Consider the example of the WWII veteran “invasion” of their memorial in Washington, D.C. These vets and their occupation of an otherwise closed national park was largely applauded in the media despite being threatened with arrest. I wouldn’t besmirch these veterans, just as so many wouldn’t either. For many, their “Honor Flight” and trip to the capital may be the first and last time to witness the amazing memorial constructed to honor them. However, this act demonstrates, across generations and wars, just how high the pedestal the military is placed on. An unlikely but possibly criminal act can be glossed over as a stand against congressional gridlock and show of red-blooded patriotism. It’s a dangerous, slippery slope. Just as no one wants to see an elderly man in a wheelchair blocked from his memorial or handcuffed, no one wants to see today’s troops go unpaid.
There may not be an easy solution and one may not be necessary if the government is turned back on. But the pay caveat to the shutdown episode tells me that the profession of arms may be a myth, while the warrior class is alive, well, and paid off before others.
Captain Brad Hardy is a U.S. Army strategist. The opinions expressed in the article are solely those of the author and do not reflect those of the U.S. government, the Department of Defense, or the U.S. Army.
Got a tale of life in the trenches of the federal shutdown that you’d like to share? Send it along to Best Defense by email. The address is over on the right near the postage stamp-sized photo of Tom where it says “About This Blog.”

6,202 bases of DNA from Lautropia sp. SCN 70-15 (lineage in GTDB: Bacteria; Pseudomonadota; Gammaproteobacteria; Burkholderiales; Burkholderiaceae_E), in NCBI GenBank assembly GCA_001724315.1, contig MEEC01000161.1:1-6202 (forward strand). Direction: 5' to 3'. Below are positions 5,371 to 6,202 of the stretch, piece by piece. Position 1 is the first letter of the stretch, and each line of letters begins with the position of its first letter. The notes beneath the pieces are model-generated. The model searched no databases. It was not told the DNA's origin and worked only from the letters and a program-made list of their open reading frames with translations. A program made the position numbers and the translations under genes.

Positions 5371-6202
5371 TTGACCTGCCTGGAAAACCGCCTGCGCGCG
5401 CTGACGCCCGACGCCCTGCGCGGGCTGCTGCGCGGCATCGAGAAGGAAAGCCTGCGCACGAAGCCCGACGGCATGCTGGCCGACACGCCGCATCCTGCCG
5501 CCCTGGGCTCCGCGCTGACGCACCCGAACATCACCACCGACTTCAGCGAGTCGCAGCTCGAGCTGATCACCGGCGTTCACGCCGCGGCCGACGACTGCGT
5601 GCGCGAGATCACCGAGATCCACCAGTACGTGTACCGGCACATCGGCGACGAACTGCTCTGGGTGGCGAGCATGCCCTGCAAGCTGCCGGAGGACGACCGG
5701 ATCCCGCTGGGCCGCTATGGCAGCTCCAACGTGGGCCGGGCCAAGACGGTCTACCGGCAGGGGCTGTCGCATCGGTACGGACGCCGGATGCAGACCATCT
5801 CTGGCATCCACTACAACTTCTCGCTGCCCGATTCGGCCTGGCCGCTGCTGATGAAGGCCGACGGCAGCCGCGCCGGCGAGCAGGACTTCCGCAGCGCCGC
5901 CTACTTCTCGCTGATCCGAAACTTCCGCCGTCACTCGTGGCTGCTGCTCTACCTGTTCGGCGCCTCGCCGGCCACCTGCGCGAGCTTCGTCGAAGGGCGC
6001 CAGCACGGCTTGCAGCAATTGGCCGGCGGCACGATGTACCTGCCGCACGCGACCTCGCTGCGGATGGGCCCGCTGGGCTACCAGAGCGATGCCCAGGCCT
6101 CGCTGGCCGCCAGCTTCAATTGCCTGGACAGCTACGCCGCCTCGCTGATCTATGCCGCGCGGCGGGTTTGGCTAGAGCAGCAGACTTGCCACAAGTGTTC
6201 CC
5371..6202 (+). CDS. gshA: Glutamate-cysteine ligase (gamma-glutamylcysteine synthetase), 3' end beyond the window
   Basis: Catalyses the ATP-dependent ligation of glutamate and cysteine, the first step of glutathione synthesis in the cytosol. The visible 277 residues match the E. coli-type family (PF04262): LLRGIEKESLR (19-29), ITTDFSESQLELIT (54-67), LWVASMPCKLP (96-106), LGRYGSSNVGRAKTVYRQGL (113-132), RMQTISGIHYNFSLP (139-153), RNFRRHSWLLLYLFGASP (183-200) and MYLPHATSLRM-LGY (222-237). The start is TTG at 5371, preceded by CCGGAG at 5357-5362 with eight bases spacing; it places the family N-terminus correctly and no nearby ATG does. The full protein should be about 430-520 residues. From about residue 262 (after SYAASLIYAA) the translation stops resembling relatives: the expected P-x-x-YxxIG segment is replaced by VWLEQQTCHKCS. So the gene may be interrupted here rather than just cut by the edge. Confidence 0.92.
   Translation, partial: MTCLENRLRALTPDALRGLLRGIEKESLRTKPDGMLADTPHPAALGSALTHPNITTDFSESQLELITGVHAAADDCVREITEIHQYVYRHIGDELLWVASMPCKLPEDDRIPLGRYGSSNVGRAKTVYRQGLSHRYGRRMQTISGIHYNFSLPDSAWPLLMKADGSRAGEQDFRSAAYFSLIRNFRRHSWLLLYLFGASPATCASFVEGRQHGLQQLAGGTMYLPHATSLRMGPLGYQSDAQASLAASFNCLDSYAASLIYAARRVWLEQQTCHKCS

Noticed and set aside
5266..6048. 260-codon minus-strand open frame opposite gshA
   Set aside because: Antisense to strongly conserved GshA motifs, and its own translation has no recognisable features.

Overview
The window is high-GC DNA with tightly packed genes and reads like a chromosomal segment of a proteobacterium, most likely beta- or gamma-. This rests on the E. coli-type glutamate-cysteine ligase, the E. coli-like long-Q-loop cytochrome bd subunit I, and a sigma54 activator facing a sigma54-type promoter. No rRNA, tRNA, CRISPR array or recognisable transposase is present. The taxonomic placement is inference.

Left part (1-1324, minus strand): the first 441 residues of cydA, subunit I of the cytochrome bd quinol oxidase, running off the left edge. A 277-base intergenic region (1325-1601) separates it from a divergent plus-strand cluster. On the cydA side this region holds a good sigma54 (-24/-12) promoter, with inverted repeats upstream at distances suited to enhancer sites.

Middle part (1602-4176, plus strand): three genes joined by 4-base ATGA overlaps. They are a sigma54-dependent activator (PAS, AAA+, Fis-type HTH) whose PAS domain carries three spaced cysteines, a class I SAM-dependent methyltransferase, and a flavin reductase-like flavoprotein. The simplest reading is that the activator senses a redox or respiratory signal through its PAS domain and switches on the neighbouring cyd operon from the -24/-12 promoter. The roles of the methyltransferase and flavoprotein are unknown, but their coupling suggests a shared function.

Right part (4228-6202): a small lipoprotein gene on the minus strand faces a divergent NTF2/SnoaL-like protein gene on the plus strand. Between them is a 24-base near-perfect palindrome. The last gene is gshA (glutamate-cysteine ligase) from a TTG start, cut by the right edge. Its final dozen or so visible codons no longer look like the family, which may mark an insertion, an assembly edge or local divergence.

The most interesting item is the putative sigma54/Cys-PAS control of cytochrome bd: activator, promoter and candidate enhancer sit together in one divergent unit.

Life during the government shutdown (I): Empty classrooms and a busy football team show what the USNA is really aboutThomas E. RicksThomas E. Ricks covered the U.S. military for the Washington Post from 2000 through 2008. He can be reached at firstname.lastname@example.org. | Best Defense |
Josh Rogin covers national security and foreign policy and writes the daily Web column The Cable. His column appears bi-weekly in the print edition of The Washington Post. He can be reached for comments or tips at email@example.com.
Previously, Josh covered defense and foreign policy as a staff writer for Congressional Quarterly, writing extensively on Iraq, Afghanistan, Guantánamo Bay, U.S.-Asia relations, defense budgeting and appropriations, and the defense lobbying and contracting industries. Prior to that, he covered military modernization, cyber warfare, space, and missile defense for Federal Computer Week Magazine. He has also served as Pentagon Staff Reporter for the Asahi Shimbun, Japan's leading daily newspaper, in its Washington, D.C., bureau, where he reported on U.S.-Japan relations, Chinese military modernization, the North Korean nuclear crisis, and more.
A graduate of George Washington University's Elliott School of International Affairs, Josh lived in Yokohama, Japan, and studied at Tokyo's Sophia University. He speaks conversational Japanese and has reported from the region. He has also worked at the House International Relations Committee, the Embassy of Japan, and the Brookings Institution.
Josh's reporting has been featured on CNN, MSNBC, C-Span, CBS, ABC, NPR, WTOP, and several other outlets. He was a 2008-2009 National Press Foundation's Paul Miller Washington Reporting Fellow, 2009 military reporting fellow with the Knight Center for Specialized Journalism and the 2011 recipient of the InterAction Award for Excellence in International Reporting. He hails from Philadelphia and lives in Washington, D.C.| The Cable |